Low emissions mandate for EECA
By Andrew Caseley, Chief Executive, Energy Efficiency and Conservation Authority (EECA)
Few people would understand the excitement I got from seeing the New Zealand Energy Efficiency and Conservation Strategy 2017-2022 launched recently by the Minister of Energy and Resources, Hon Judith Collins.
This is EECA’s guiding document, and will influence our programmes for the next five years. I’m excited because it addresses several major opportunities to help New Zealand move to a low emissions and more productive economy – and after leading EECA for six months, I know how keen we are to meet this challenge and play our significant part.
Until now, EECA’s main focus has been on electricity efficiency. We’ve made excellent progress through, for example, our Energy Rating Label and minimum energy performance standards that keep poor performing and inefficient appliances out of the country.
We’ve hit the milestone of retrofitting insulation in over 300,000 homes nationwide to help make homes warm and dry by providing grants under the Warm Up New Zealand: Healthy Homes programme.
We’ve also become well-known for our ENERGYWISE information campaign which gives practical information on how to keep your home warm, dry and energy efficient.
But as the government agency tasked with encouraging energy efficiency and promoting renewable energy in homes, businesses and on the road, we’ve become increasingly aware of some prime opportunities to do more to increase energy efficiency but also transition to a low carbon economy.
Generally, over 80 percent of our electricity is generated from renewable resources – hydro, geothermal and wind. But as we move to a lower carbon economy, we need to think more about the wider energy picture. While our renewable electricity rates look fantastic, with a world ranking of third highest, the energy that fuels our economy still includes substantial amounts of non-renewable fuels such as petrol, diesel and coal.
Under the new strategy, EECA will focus on three priority areas. I strongly believe they are the right ones for New Zealand.
The first is the generation and efficient use of what’s known as process heat – usually steam or hot water generated by big boilers and used during manufacturing processes, or to heat public buildings such as schools and hospitals. Around 60 percent of the energy used in this sector is still non-renewable. EECA’s research shows significant scope to improve the efficiency of existing process heat plant and encourage investment in efficient, renewable energy-using boilers. One pressing action on EECA and the Ministry of Business, Innovation and Employment (MBIE) is to develop and implement a process heat action plan to make the most of these opportunities.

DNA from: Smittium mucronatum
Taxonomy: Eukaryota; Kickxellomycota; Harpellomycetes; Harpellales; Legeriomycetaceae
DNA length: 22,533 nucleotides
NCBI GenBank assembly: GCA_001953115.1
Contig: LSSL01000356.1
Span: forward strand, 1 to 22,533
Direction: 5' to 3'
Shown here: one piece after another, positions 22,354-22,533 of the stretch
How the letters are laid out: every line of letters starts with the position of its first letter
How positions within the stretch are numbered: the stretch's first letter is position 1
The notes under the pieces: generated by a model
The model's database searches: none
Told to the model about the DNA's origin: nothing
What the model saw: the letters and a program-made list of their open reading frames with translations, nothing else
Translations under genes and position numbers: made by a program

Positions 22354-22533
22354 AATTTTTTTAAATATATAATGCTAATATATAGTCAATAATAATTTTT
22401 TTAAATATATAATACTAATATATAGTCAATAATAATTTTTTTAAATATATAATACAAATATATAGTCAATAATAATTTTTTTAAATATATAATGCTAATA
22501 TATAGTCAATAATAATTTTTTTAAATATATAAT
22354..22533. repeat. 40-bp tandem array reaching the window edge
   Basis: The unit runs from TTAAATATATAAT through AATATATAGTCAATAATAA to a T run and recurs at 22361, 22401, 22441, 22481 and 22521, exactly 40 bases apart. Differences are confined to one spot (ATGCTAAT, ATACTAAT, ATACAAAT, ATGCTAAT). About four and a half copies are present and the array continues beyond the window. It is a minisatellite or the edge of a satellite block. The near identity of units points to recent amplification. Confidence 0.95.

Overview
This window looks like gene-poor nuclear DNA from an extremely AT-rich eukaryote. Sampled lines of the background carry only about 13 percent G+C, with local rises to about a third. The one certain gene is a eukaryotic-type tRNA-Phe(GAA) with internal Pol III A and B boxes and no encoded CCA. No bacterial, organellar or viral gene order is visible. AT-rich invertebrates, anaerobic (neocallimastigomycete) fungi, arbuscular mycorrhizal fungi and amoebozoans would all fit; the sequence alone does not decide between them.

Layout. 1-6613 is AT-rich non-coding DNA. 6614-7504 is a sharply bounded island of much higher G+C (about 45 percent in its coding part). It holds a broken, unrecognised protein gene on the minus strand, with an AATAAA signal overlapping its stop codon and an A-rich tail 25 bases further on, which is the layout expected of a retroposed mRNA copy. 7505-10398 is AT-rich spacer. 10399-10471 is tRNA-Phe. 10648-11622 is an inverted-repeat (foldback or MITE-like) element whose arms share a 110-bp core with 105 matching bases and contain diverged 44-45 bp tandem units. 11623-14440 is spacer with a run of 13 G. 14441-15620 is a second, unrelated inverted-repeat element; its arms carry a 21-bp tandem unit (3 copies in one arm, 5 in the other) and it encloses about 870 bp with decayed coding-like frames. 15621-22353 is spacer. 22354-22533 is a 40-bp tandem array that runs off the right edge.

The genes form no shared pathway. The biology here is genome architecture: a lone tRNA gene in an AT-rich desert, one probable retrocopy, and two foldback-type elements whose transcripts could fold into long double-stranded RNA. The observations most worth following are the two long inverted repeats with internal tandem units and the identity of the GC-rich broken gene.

The strategy also prioritises efficient and low-emissions transport. This sector’s use of energy is bigger than either electricity or process heat, and includes a tiny portion of renewable energy as it runs almost entirely on fossil fuel based petrol and diesel.
In transport, we will continue to encourage the uptake of electric vehicles (EVs) through the Government’s five-year information campaign to familiarise vehicle users with this technology and a contestable fund to help overcome barriers for their use throughout the sector. I urge everyone to consider an EV as your next vehicle purchase, not only for the great cost savings but because they’re fun to drive. We will also be working with the Ministry of Transport to explore options for improving the efficiency of the heavy vehicle fleet.
The third priority is the innovative and efficient use of electricity. Using our renewable electricity supply more efficiently is good for households and will make our industries more productive and more competitive. I would love to see New Zealand businesses become among the most energy efficient and least carbon intensive in the world.
EECA’s primary focus will now be on ramping up New Zealand’s overall renewable energy picture. Working with businesses, particularly those with a large carbon footprint will be an on-going priority. Already, we help businesses across a range of sectors become more competitive and lower carbon emitters by optimising the efficiency of their energy systems. Innovative technology offers exciting new ways for them to use even less carbon-intensive energy, from industrial heat pumps to super-efficient milk chilling systems. Technology is also advancing to the advantage of residential energy users by, for example, battery storage, rooftop solar, accessible information about their energy consumption and flexible pricing plans.
EECA, in conjunction with consumers and others in the energy sector, has shown what can be achieved in electricity efficiency. This strategy now highlights the priority to make similar progress for our transport fleet and process heat users.